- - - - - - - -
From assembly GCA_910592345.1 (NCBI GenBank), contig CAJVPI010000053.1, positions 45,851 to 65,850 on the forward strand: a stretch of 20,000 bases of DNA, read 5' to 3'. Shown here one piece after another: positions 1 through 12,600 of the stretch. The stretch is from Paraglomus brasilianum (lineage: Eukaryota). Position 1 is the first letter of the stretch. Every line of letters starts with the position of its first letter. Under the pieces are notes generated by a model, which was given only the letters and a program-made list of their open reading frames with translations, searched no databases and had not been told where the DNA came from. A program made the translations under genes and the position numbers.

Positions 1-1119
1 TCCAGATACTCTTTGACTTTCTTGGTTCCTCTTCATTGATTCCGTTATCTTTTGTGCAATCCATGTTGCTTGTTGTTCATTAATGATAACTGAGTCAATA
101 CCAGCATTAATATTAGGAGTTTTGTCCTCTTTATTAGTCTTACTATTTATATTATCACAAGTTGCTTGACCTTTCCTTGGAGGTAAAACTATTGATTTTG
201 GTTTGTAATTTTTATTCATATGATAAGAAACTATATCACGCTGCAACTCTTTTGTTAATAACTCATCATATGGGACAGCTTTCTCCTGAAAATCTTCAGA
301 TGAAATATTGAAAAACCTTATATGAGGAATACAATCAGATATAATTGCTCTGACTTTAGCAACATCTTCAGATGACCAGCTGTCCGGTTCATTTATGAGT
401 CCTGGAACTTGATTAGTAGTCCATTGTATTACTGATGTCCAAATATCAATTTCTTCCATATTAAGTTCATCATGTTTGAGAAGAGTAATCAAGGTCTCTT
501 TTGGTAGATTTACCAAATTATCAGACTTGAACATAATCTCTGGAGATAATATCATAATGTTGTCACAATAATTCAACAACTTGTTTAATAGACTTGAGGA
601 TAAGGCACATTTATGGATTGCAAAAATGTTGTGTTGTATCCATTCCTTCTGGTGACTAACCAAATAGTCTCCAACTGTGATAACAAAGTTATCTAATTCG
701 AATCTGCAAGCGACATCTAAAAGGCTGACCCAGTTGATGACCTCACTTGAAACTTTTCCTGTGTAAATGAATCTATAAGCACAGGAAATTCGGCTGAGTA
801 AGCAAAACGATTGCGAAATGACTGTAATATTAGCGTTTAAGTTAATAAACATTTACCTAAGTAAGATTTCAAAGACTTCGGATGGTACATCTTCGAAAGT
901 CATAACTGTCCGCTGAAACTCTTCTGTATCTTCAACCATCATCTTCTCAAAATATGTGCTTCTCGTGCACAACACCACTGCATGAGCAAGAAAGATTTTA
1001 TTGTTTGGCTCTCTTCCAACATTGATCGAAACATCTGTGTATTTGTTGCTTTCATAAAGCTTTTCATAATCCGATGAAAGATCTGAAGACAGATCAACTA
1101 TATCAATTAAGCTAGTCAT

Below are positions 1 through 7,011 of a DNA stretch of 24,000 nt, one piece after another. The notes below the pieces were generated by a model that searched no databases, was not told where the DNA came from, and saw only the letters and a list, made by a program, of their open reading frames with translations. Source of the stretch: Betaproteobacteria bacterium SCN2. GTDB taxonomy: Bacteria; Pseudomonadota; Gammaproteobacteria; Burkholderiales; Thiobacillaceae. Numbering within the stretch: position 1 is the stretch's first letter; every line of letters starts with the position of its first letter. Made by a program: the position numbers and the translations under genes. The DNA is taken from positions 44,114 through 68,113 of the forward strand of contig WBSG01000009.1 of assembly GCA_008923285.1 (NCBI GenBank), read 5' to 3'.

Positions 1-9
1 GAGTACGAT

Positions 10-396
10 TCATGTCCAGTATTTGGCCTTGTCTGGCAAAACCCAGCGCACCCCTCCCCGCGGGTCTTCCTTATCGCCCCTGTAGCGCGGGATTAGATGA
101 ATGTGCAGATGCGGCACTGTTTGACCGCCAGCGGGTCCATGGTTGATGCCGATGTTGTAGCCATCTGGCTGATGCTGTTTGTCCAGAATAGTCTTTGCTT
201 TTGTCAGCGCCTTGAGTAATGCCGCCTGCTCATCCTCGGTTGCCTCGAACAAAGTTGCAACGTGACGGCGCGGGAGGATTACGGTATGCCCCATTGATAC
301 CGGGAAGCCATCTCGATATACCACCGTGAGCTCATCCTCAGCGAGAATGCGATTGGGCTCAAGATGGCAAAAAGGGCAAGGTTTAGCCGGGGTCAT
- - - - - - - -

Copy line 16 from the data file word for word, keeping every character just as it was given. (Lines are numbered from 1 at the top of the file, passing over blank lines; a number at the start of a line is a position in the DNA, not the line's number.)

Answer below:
Positions 1-9